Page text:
Employers Are Looking for These Skills. Here’s How to Show You Have Them.

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Last year, the professional networking site LinkedIn surveyed almost 300 employers to ask them what were their priorities when it comes to soft skills. Soft skills aren't the same as technical skills, which will vary from role to role. Rather, they are the core skills which every employee really needs to have in order to become the number one choice for a role.

The top five skills were:

  • Communication
  • Organisation
  • Teamwork
  • Punctuality
  • Critical Thinking

If these soft skills are so important to get hired, then you need to demonstrate them on your CV. How? Read on!

How to show soft skills on your CV

I am a great communicator. I’m highly organised and I love working as part of a team. Never late, I thrive when given the chance to think critically.

Well, no. Not like that. It’s about as subtle as a brick through a window, and these sentences are packed full of clichés. Try and avoid those, because someone who reads a lot of CV’s will just skate over those sentences. They’ve seen them so many times before. If you want your CV to get attention, you need to say things in a different way.

The best way to make a point while avoiding these familiar phrases is to find examples from your career. Include them in your bullet points or blurb about each role – tell a story, don’t just cram in the key phrases.

Communication – Your CV is all about communicating what you want the employer to know about you. Make sure that your CV is well presented; there should be no spelling or grammatical errors. Useful information should be easy to find. The trend now is towards pared down, uncluttered CV’s that say only what needs to be said. To highlight communication in your career, choose an example where you’ve had contact with others. 

E.g. Liaised with clients to discuss requirements and create a specification to work from.

Organisation – These skills include both personal and professional organisation. These are transferable skills; if you’re organised in one element of your life you’re likely to be organised in the others. Think of times when you have managed data, created and maintained standards, timetabled, or analysed. Make sure those appear on your CV.

E.g. Chairman of redevelopment of the local village hall; responsible for managing consultation with residents.

Teamwork – Ever played team sports? That’s a great example of how you can show you have these skills. Do you have a funny story from a team-building event? As well as talking about your work as part of, or leading, a team at work (please avoid the over-used phrase ‘team player’) you can also consider things like – being part of a group of fundraisers, or helping on a committee in your community.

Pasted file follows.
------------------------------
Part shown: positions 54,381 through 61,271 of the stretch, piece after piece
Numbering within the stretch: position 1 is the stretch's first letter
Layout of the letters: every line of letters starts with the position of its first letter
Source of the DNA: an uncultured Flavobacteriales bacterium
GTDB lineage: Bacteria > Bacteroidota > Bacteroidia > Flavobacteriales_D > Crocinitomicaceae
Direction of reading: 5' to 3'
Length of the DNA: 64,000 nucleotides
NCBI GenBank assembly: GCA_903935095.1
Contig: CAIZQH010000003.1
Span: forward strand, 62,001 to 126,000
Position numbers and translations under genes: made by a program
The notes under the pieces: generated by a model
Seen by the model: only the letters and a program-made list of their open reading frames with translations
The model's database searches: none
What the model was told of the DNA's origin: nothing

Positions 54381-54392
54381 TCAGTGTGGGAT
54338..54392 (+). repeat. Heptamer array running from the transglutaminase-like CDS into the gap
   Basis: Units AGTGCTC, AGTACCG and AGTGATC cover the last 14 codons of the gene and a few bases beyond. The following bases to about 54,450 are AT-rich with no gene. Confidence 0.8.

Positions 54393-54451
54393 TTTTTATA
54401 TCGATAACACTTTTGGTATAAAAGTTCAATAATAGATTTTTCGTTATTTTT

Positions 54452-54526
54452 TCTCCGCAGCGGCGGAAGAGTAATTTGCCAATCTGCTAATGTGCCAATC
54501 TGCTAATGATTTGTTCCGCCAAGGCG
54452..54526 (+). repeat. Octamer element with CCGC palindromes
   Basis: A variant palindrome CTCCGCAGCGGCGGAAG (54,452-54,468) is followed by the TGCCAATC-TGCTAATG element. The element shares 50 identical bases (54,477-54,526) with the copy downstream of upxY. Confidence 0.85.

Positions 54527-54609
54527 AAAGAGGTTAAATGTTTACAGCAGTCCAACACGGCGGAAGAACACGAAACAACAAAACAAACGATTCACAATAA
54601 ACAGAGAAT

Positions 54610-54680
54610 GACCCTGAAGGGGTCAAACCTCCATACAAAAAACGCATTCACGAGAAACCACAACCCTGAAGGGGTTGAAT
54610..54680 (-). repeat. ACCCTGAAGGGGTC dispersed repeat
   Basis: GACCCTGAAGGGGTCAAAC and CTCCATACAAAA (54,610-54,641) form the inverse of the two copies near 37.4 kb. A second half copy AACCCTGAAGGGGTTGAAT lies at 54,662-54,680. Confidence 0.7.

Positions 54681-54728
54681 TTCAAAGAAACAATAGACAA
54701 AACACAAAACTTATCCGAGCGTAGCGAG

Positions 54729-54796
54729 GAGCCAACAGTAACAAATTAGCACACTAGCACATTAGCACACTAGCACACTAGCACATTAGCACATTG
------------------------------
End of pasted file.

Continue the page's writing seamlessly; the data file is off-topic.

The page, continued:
E.g. Key member of the project team. Discussed user requirements and documented those for developers.

Punctuality – Firstly, make sure that your application makes it in comfortably for the deadline for the job. Finding a way to fit punctuality into a bullet point on your CV is more of a challenge than the others on this list, but you can include it in your personal attributes if you have space for those. Talking about hitting deadlines? That’s a great way to kill two birds with one stone; it shows organisation too!

E.g. Clients have praised me for always getting work to them ahead of a deadline.

Critical Thinking – You need to use this skill, to include it on your CV. Think back over your past experience for times when you have had to think critically. Use words like ‘analysis’, ‘problem-solving’ and ‘interpretation’.

E.g. Made changes to architectural drawings, including cascading these down through any other related pieces.

Make it relatable

Although the job of your CV is to get the facts that you want in front of the person who makes the decision, you don’t want them to feel like you are ramming things down their throat. That’s why telling a story is a better way of communicating that using a bullet-pointed list. Rather than use the buzz-words, imply them.

You've probably come across the advice ‘show, don’t tell’ so many times – but that’s because it works. The impressions which stay with a reader are the ones they’ve formed themselves, not the things they’ve been presented with as facts.

In a competitive job market, you need to use every advantage to get ahead of the pack. Revamp your CV with these ideas in mind and you should do just that.

 

Sarah Dixon writes for Inspiring Interns, which specialises in sourcing candidates for internships and graduate jobs, including digital jobs.

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